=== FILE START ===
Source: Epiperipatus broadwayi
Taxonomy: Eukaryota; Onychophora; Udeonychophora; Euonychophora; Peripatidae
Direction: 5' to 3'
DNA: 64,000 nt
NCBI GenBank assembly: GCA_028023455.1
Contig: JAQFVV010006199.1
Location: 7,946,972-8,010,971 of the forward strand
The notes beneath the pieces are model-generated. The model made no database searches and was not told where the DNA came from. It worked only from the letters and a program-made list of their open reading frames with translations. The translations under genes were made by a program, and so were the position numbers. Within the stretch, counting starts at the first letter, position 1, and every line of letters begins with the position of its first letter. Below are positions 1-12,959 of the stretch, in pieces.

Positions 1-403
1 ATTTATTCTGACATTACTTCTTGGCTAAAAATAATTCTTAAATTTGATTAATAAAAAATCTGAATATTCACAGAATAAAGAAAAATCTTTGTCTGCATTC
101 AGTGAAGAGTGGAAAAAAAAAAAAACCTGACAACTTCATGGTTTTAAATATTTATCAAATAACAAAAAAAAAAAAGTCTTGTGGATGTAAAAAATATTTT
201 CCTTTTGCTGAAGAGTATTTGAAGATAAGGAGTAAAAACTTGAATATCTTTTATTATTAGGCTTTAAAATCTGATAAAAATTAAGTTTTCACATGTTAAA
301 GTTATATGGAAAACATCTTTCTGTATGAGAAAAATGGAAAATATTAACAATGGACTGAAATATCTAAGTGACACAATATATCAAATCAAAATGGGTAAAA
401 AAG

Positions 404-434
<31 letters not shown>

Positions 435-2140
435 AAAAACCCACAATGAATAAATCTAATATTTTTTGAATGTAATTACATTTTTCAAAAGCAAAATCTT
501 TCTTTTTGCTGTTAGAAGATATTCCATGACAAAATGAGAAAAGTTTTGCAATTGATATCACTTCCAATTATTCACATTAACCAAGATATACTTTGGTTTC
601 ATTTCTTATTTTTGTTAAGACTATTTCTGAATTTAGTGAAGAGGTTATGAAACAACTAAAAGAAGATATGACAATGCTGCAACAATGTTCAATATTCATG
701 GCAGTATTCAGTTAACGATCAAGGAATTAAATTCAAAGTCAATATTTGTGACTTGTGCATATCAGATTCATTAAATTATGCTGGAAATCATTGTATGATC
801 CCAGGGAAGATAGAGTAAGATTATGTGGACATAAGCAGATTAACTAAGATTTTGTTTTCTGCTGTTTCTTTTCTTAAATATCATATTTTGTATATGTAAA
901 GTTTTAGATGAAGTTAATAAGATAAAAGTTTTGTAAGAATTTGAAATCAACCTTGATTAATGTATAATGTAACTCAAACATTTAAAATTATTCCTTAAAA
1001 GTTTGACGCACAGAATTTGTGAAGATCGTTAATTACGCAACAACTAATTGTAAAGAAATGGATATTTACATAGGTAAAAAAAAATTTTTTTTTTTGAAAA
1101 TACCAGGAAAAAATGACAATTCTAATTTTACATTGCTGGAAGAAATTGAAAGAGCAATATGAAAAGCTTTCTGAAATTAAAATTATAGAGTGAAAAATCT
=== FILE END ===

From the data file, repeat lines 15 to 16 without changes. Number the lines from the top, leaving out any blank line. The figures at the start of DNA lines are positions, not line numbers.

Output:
Positions 404-434
<31 letters not shown>